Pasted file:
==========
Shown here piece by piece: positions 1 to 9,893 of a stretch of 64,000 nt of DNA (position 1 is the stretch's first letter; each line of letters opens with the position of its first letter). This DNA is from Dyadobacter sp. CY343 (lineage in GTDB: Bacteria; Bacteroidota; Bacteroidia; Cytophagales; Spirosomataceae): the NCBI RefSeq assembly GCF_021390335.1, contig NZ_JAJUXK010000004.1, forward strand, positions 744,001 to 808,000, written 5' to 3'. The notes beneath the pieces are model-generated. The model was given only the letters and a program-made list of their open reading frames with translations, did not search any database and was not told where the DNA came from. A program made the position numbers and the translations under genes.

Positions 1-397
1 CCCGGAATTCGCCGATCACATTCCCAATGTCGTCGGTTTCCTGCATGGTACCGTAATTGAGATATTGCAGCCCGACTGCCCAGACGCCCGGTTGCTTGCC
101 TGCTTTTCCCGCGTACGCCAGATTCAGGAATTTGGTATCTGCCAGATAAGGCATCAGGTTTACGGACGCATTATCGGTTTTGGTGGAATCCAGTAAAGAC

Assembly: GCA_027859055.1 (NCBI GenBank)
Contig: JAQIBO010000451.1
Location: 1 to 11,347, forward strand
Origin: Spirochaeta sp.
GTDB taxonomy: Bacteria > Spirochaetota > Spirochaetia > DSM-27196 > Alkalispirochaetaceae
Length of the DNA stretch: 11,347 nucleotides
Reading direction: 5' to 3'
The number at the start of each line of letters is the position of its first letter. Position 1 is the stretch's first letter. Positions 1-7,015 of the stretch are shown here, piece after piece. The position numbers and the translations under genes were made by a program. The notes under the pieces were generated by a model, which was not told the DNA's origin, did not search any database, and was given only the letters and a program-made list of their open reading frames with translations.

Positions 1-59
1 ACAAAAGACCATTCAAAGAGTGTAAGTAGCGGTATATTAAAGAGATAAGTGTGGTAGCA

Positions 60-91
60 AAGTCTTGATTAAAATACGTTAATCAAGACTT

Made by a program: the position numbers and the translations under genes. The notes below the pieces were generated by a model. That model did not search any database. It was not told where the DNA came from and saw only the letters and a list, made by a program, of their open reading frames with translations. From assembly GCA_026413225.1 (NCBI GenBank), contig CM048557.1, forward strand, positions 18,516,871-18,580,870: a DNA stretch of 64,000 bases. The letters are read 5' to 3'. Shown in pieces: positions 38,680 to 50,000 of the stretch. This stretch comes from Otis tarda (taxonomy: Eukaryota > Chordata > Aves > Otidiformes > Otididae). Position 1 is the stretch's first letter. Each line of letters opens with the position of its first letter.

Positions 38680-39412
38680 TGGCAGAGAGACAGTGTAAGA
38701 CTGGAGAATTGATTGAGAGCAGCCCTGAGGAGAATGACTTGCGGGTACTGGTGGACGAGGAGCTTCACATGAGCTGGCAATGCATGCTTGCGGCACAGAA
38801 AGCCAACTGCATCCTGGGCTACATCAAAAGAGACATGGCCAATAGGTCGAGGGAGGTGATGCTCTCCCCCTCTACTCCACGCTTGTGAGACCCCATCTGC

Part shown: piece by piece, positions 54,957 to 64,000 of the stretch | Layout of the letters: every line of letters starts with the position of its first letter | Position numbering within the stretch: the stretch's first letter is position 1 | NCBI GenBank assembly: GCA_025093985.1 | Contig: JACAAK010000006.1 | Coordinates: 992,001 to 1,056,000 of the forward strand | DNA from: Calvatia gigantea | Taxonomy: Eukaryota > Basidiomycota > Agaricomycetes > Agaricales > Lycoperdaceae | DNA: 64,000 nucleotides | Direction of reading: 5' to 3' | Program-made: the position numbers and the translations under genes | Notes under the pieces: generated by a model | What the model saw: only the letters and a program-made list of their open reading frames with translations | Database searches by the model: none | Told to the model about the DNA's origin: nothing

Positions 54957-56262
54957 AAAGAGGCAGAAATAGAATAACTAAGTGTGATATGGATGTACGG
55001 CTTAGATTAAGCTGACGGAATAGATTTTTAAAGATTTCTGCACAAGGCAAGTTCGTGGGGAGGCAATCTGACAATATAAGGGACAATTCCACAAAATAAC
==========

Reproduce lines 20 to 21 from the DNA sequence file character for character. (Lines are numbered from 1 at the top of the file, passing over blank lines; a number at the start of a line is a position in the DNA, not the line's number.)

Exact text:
38701 CTGGAGAATTGATTGAGAGCAGCCCTGAGGAGAATGACTTGCGGGTACTGGTGGACGAGGAGCTTCACATGAGCTGGCAATGCATGCTTGCGGCACAGAA
38801 AGCCAACTGCATCCTGGGCTACATCAAAAGAGACATGGCCAATAGGTCGAGGGAGGTGATGCTCTCCCCCTCTACTCCACGCTTGTGAGACCCCATCTGC